the Amborellaceae and Menispermaceae, whichcan be reinforced by involving in the comparisonthe staminate flowers of the Cretaceous ranuncu-lid Freyantha sibirica which produced pollen ofthe same type as found attached to Callicryptachlamydea n. gen., n. sp. The morphological comparison (Table 1) placesboth these Cretaceous species in the plexus ofarchaic ranunculids the present day survivors ofwhich form the monotypic families Sargen-todoxaceae, Kingdoniaceae, Circaeasteraceae,Glaucidiaceae and the closely allied Amborellaceae.A traditional assignment of Amborella to theLaurales (Monimiaceae) is based mainly on asingle feature in common, the inflated floralreceptacle (Cronquist 1981) that occurs, althoughin a less conspicuous form, in the Menisper-maceae also. A recently advocated link to theNymphaeales (Mathews & Donoghue 1999; Qiuet al. 1999), an order of aquatic angiosperms, isscarcely justified by a few homoplastic featuresin common, such as the porose vessels (Schneider& Carlquist 1996) or a spiral floral phyllotaxis,

    A new mid-Cretaceous flower from Siberia

    13GEODIVERSITAS 2004 26 (1)

    FIG. 4. Freyantha sibirica Krassilov et Golovneva (2001), from the Cenomanian of Tschulymo-Yenisey Basin, Siberia, inflorescenceof staminate flowers subtended by calyptrate bracts with a prominent nectar gland (n). Scale bar: 1.5 mm.


  • widely scattered among the angiosperm orders.The tracheary elements in Amborella with smallpores in pit membranes or altogether lacking pitmembranes are unlike those in Nymphaeaceaewith large pores (Field et al. 2000). The morestrictly diagnostic features of the flower topology,gynoecium, ovules, fruit, pollen grains, etc., areso disparate that a detailed comparison does notmake much sense. Basic nymphaeaceous floralstructure has been fairly distinct in the mid-Cretaceous already (Krassilov & Bacchia 2000). We emphasize the extreme diminution of the flower in Callicrypta n. gen. not only because itcounters once popular idea of primitiveness, butalso because dimensions are important in pollina-tion ecology. Our studies of gut contents of fossilinsects have revealed a widespread Palaeozoic andMesozoic pollen feeding by various relatively largeinsects, such as hypoperlids, booklice, katydidsand xyelids (Krassilov & Rasnitsyn 1998). Floralorgans of proangiosperms might have been visitedfor pollen primarily, as in the case of Preflosella, anEarly Cretaceous pre-flower foraged by two xyelidspecies (Krassilov & Rasnitsyn 1998). Co-adapta-tion of plants and pollinivorous insects implied acertain robustness of floral organs. A miniaturization of floral parts accompanied by adevelopment of secreting structures (glands on thebracteate tepals in Freyantha sibirica and on theinner petals in Callicrypta chlamidea n. gen., n. sp.)suggests a major innovation in pollination ecologyinvolving new groups of insects coming for nectarand capable of gently handling the flower. This lineof co-evolution might have led to a diversificationof forms related to the present-day ranunculids.The finds of such forms in the mid-Cretaceous ofSiberia and northern Kazakhstan (Caspiocarpus:Vakhrameev & Krassilov 1979; Krassilov 1984;Hyrcantha: Krassilov et al. 1983) suggest a diversifi-cation center in the northern temperate realm.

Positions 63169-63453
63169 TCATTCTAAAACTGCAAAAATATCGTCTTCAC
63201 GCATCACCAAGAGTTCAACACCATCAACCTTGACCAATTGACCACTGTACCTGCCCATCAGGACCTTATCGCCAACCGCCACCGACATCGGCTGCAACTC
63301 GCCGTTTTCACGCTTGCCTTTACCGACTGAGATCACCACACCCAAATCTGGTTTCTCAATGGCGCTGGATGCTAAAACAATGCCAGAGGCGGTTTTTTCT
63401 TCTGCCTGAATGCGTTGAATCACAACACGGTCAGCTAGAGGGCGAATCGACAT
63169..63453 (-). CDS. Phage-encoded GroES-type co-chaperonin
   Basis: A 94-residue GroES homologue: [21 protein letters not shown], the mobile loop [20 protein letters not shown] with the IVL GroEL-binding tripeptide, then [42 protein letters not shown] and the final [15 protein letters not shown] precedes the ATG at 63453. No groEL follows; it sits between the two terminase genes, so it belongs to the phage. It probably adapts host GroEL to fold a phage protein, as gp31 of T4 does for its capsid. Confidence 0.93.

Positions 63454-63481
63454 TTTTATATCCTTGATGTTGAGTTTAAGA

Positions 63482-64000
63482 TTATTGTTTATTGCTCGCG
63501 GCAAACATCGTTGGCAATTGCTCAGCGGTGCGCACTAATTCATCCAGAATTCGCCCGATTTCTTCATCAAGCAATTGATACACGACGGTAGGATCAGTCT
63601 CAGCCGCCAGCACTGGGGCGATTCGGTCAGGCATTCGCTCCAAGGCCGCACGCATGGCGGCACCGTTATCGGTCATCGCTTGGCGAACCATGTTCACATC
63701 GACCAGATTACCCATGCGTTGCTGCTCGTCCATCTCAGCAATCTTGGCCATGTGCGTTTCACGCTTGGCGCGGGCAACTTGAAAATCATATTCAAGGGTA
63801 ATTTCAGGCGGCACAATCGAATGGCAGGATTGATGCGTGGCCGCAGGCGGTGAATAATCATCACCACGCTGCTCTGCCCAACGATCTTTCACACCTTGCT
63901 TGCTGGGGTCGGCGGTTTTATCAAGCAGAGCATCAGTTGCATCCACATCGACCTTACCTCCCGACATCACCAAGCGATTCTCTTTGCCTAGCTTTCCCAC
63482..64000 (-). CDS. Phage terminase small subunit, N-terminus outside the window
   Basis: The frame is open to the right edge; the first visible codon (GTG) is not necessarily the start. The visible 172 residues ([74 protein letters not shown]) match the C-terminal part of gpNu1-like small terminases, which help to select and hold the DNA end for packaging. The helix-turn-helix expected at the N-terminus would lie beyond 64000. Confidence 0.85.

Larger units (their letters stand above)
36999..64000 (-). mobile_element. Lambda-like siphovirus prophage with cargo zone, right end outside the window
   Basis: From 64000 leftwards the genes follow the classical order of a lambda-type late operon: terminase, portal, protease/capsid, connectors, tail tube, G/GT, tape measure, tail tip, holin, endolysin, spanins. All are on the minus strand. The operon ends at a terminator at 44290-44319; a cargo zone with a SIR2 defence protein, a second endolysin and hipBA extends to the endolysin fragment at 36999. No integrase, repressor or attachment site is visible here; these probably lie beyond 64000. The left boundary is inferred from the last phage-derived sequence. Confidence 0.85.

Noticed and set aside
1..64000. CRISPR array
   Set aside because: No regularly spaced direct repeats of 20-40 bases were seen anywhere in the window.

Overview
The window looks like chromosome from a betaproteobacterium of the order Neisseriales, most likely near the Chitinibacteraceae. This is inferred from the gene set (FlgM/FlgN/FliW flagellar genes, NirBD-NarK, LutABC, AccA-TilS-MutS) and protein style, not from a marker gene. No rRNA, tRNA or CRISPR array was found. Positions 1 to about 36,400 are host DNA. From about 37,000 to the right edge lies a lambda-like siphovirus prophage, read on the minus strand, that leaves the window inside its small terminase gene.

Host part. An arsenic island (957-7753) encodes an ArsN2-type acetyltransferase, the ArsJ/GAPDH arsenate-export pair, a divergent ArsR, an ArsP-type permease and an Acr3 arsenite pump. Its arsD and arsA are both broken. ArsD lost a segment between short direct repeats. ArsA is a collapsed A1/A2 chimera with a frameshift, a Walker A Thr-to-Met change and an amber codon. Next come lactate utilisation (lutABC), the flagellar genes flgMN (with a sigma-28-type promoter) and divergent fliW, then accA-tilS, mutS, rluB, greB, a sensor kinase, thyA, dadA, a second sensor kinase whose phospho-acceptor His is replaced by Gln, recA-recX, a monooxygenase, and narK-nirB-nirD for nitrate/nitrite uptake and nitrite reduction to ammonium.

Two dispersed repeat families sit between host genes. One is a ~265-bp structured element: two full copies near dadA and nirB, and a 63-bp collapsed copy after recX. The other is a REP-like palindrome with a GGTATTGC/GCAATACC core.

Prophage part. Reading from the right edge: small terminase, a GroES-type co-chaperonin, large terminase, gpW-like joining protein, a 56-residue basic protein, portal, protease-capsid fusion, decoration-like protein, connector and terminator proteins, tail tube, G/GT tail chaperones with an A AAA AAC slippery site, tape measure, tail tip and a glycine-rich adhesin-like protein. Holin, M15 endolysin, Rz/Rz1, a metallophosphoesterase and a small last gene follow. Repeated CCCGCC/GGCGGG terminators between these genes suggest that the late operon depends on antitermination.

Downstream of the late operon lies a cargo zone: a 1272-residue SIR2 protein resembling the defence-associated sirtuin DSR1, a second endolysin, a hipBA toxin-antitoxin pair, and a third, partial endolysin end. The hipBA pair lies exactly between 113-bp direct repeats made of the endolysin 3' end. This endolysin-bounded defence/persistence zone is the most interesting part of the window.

AcknowledgementsWe thank the reviewers, W. L. Crepet and an ano-nymous one, for their valuable comments. Thiswork was supported by the Russian Foundationof Basic Research, grant 03-05-64794.